The road from fee-for-service payment models to value-based care continues to be rocky, according to a recent survey conducted by Medical Economics, which issued failing grades to the major elements of the Affordable Care Act (ACA) rolled out to date.
A panel composed of policy analysts, the publication’s editorial advisory board and a panel of readers provided feedback on eight major provisions of the legislation. While the responses in general found the government’s plans and actions lacking so far, the article’s detailed analysis suggests a broad range of issues underlying the current discontent. Per previous reports by FiercePracticeManagement, physicians’ intense dissatisfaction with parts of the ACA don’t necessarily point to a consistent attitude toward the whole of the legislation, though the current state of the legislation has their patience wearing thin.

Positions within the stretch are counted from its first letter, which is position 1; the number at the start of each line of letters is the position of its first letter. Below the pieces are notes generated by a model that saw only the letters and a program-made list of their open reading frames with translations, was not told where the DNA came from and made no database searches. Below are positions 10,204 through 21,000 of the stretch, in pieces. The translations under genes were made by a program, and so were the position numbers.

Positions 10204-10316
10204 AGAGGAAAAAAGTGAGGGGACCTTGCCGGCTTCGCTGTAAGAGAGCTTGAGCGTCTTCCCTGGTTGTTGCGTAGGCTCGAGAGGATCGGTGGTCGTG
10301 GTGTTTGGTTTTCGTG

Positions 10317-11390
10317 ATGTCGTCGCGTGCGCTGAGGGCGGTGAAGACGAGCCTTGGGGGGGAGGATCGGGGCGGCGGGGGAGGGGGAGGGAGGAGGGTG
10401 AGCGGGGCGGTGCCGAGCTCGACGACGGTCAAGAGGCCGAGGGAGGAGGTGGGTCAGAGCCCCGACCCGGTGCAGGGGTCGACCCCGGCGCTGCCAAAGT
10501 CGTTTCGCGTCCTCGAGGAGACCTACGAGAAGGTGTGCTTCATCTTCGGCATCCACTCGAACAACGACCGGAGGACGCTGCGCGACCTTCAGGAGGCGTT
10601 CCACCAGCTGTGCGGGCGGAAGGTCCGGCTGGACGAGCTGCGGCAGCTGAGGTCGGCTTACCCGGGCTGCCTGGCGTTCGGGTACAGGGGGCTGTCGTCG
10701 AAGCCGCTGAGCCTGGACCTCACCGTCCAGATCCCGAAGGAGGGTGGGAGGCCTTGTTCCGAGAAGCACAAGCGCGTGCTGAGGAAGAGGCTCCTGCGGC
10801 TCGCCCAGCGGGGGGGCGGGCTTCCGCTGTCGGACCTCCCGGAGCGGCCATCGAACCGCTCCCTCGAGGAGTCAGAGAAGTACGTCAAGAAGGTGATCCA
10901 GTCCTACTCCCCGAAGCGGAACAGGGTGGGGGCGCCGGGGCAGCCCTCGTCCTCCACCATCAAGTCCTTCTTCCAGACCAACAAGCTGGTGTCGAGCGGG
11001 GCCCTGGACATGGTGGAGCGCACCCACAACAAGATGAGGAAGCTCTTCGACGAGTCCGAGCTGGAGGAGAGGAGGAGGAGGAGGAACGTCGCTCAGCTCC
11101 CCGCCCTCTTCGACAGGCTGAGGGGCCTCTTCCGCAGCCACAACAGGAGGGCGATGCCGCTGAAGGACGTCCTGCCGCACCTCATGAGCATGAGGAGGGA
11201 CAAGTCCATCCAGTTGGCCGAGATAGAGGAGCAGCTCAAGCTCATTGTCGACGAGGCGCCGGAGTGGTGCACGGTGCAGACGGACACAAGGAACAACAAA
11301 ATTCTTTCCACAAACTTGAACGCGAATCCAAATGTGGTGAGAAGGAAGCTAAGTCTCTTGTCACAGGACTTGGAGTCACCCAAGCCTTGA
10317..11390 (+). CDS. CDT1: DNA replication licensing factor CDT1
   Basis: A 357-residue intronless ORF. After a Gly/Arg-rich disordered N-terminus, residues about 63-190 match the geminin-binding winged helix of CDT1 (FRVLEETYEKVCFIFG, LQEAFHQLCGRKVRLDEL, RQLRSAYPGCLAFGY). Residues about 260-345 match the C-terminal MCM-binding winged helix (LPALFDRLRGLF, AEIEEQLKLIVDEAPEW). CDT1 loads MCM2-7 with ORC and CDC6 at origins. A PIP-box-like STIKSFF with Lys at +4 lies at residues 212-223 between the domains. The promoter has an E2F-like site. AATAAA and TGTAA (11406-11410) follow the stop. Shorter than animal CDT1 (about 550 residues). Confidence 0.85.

In particular, provisions related to Medicare and Medicaid continue to be problematic, according to the article, as attempts to increase incentives for primary care physicians to cover patients in the programs have failed to overcome states’ reticence to spend more on the programs. On the question of increased insurance coverage generated by the law, the fact that those coming into the ACA’s marketplace exchanges represented a large proportion of individuals with health issues has exacerbated the imbalances caused as individuals negotiate the tradeoff between inexpensive premiums and high out-of-pocket expenses, according to Medical Economics’ policy experts.
Many frustrations with the law represent “growing pains,” says Carrie Nixon, J.D., co-founder and CEO of Healthcare Solutions Connection, suggesting issues surrounding quality reporting and new IT initiatives will ease as doctors get used to them and incorporate them into their workflows. Joel Shalowitz, M.D., a professor of preventive medicine at Northwestern University, also points out that some of the changes doctors currently face, particularly those having to do with technological advances, might easily have taken place without the legislation. “You can’t just say the ACA flipped a switch,” he says.
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